Sunday, August 12, 2012

Chicken Art


I love this modern art oil painting.  I got it years ago at a flea market.  Signed by North in 1957, I find it amazing though obviously not professionally done.  From the oval shape in the center to the diamond shaped ground and seeds; the composition intrigues me.  It was probably done as a class study.  I would love to take classes in modern art. My brain would rail against it, but oh, what fun.

Sunday, August 5, 2012

Pie In A Jar



I made many of these little pies in a jar for the 4th of July.  Blueberry, blackberry and sour cherry, they were  delicious.  Problem was, I filled them too full and the filling overflowed the containers and made for a terrible mess in the oven.  So, if you decide to make these sometime, learn from me and don't overfill.

Oklahoma's On Fire


As I mentioned, this summer is hellishly hot and dry. Wildfires are starting  up. Oklahoma is the example for climate change.  The last two summers have been unbearable; hotter temperatures than ever and drier.  Our dubious Senator, Jim Inhofe, rails against scientists and anyone else who has studied climate change; likens the theories of global warming to the liberals and their ilk.  Of course we know Inhofe is no scientist, nor a statesman, he just likes to pad his pockets with monies from the energy companies and whomever else he can get money from.  Inhofe, a career politician, really is an embarrassment to our state.  Recently, for the energy companies benefit, he tried to get the House and Senate to relax the rules for acceptable levels of mercury being dumped into the environment.  Now, anyone who has grandchildren or is pregnant knows that their doctors advise them not to eat tuna etc. because of high mercury levels.  Duh... When will Inhoff get his comeuppance?  He needs to be voted out of office like years ago - at this point I don't care if it is a democrat or a republican - just anybody besides him, (okay, I take that back, tea bagger people need not apply).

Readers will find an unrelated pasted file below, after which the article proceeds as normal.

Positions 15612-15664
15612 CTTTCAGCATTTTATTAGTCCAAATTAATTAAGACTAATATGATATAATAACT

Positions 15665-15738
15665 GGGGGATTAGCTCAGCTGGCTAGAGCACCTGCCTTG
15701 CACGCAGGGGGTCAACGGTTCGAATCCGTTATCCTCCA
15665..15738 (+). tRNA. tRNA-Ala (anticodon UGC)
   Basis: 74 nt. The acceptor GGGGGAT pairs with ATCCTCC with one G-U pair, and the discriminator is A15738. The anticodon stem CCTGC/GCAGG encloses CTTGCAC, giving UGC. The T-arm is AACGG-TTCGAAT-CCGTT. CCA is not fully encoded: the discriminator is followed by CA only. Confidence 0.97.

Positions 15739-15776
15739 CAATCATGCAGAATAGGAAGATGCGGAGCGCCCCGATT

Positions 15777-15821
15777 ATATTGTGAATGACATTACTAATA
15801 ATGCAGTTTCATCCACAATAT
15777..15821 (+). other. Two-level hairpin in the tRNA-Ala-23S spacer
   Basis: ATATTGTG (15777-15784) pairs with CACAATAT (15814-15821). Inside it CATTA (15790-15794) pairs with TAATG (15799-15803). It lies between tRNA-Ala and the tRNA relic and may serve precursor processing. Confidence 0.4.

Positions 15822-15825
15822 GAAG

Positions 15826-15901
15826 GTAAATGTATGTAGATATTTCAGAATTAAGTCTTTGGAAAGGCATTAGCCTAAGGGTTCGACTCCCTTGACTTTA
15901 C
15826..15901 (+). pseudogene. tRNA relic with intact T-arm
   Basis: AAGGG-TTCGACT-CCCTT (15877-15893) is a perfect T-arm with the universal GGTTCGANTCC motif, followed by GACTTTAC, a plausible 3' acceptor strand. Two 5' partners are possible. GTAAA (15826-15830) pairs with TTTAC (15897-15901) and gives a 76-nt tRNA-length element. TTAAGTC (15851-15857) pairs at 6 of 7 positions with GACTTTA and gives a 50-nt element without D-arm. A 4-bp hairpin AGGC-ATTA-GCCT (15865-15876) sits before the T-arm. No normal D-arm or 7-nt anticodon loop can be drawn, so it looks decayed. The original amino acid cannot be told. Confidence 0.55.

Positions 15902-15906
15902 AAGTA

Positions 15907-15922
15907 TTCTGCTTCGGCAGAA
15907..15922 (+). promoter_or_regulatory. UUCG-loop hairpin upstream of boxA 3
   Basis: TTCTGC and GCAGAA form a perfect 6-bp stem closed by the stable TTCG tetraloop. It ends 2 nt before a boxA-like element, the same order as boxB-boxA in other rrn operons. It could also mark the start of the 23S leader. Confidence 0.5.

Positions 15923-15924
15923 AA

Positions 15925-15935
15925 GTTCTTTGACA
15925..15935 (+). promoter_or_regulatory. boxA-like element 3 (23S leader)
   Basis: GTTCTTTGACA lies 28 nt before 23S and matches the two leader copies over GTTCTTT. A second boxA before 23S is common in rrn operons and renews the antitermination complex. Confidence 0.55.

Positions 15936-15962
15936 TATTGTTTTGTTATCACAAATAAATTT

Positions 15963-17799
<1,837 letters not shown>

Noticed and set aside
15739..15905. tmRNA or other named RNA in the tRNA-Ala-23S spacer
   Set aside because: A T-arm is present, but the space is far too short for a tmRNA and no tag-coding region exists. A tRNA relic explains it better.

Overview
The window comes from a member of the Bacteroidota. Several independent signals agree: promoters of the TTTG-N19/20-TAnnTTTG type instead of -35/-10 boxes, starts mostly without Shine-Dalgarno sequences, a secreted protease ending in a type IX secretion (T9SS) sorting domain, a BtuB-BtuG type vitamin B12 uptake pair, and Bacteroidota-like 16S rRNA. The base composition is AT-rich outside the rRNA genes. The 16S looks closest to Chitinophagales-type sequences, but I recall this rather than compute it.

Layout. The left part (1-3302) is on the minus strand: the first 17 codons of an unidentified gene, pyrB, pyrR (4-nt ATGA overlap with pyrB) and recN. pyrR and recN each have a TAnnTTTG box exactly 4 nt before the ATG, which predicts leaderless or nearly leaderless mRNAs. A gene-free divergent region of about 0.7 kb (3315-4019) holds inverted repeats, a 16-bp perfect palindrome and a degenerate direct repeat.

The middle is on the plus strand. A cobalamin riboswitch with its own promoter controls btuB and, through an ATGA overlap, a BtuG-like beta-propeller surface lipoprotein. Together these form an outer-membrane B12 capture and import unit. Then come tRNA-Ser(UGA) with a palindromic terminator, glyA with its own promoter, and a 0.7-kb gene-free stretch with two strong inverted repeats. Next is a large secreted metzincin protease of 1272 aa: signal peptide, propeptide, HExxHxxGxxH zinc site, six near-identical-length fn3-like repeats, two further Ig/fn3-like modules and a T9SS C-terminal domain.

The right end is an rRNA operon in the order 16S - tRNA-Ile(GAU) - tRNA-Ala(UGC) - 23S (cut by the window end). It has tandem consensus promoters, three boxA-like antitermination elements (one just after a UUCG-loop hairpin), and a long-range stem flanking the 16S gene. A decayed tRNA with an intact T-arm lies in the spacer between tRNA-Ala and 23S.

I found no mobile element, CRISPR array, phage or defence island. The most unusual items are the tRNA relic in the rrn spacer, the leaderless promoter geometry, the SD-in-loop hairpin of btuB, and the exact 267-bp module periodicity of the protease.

And after 367 posts dear folks, this is my first political post.

This wildfire photo was taken from behind my house looking south a few years ago.